What you gain in e-commerce support, you lose a bit in terms of visuals, content creation, etc.
- Everything you need to run a small or big online store is included by default, including advanced resources like inventory management.
- Nearly 200 store templates to choose from (paid/free)
- Integrates with in-store point-of-sale (POS), making it a perfect fit if you want to integrate your physical store and online web experience
- The Shopify App Store lets you add numerous plug-ins to expand your store's functionality.
- It's an all-in-one platform with domain hosting, payment gateways, unlimited bandwidth, no hidden fees etc.
- Even its basic plan includes helpful, advanced e-commerce tools that are built in, such as abandoned cart recovery, automated notifications, data segmentation, currency conversion etc.
- A lot of customers/business owners trust shopping on a Shopify site due to their strict payment gateway protocols
- Shopify can manage your domains (international and subdomains) and automatically provides SSL for your primary domain
- Unique sales channel support allows you to sell on social media, too
- Global sales supports 133 currencies, multiple languages, and even foreign exchange rates
- 24/7 support with Shopify
- There is an app for almost every task you can think of. However, these are run by free or paid third parties, which can mean separate support structures and monthly fees. (We suggest examining reviews before you install these apps).
- Site security is managed by Shopify. With double authentication and Shopify firewalls, you do not have to worry about someone from Russia 'hacking' your site
- URL structure can be rather long (especially in collections), which can affect your SEO, this needs to be accounted for in your SEO plan
- Shopify payment gateway transaction fees depend on your payment methods and plan
- Restrictive use of content that's not related to e-commerce (for example, it technically offers a blog, but its blogging features are rather basic)
- The basic plans are high-value with excellent inclusions – but if you require an Advanced Plan it can easily cost a few thousand dollars more a year than its competitors. We only recommend Advanced/Plus plans for stores with an annual turnover of $150K+
- It's a proprietary platform. You can easily export your customers, products and data through CSV files. But exporting your design and content can be difficult, meaning switching platforms can be a challenge. We recommend the added protection of a back up system, through a third party Shopify app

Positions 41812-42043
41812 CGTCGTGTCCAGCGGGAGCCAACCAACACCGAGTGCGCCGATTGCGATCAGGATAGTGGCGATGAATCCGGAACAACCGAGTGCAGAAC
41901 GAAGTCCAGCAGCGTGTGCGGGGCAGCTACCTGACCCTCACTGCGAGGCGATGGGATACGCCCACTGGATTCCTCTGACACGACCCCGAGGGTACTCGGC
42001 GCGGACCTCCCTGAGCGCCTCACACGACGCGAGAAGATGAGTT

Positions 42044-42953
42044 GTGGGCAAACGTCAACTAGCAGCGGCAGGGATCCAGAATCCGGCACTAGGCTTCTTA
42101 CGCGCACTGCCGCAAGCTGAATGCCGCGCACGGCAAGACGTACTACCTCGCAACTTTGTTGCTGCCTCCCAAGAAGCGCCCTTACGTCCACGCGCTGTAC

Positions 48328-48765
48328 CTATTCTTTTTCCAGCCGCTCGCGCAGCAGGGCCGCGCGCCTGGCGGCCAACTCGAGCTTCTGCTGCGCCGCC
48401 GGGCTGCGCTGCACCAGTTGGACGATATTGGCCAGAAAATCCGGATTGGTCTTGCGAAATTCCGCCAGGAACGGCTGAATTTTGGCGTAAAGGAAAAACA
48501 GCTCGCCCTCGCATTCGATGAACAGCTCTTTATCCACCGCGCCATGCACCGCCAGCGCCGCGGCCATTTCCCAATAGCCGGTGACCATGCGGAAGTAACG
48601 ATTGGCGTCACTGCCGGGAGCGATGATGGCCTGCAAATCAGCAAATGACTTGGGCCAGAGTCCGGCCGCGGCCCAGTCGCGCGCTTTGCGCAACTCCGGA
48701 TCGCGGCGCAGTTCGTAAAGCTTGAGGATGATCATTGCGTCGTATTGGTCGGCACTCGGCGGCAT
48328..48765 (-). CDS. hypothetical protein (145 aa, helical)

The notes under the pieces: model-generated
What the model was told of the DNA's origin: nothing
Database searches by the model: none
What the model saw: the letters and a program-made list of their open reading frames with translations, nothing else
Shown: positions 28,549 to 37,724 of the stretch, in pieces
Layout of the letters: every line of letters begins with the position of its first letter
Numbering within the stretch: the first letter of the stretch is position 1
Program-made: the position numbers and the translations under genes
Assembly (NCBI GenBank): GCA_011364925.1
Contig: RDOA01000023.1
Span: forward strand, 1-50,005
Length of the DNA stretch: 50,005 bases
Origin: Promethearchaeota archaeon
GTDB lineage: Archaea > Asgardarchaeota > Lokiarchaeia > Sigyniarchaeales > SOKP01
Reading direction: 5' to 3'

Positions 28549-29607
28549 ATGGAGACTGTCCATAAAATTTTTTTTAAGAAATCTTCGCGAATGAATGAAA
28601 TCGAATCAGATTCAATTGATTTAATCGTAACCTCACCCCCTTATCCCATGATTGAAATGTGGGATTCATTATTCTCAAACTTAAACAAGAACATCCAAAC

- You have a reliance on third party apps for added functionality (not included in the plans, such as cross promotions/pop up up-sells etc.)
Best For Custom Development and the Technically Savvy (Free, Comes With Maintenance Costs)
WordPress is not just a website builder but a full-fledged content management system (CMS). The key difference between WordPress and the other platforms we've discussed so far is its complexity:
- You can use pre-made templates, but you have to download them, install them, and customize them manually
- You can use e-commerce features (i.e. WooCommerce), but you need to buy them and add them to your WordPress installation
- You can integrate it with nearly every other third-party provider on the planet, but you have to install plugins or manual integrations
- But don't let that daunt you.
If you have the technical expertise (or the time to learn HTML and CSS), or the budget to hire a web developer or website management team, WordPress offers you unparalleled flexibility and scalability.
With custom coding, you can make your website look exactly as you want with zero limitations on customization.
When it comes to your store, you can control every aspect of the checkout process and product experience, and even design and build additional revenue streams (e.g. a subscription-based members-only area for gated content).
And in terms of SEO, you can use advanced tools like DeadlineFunnels or Google Analytics tagging to track your every marketing move.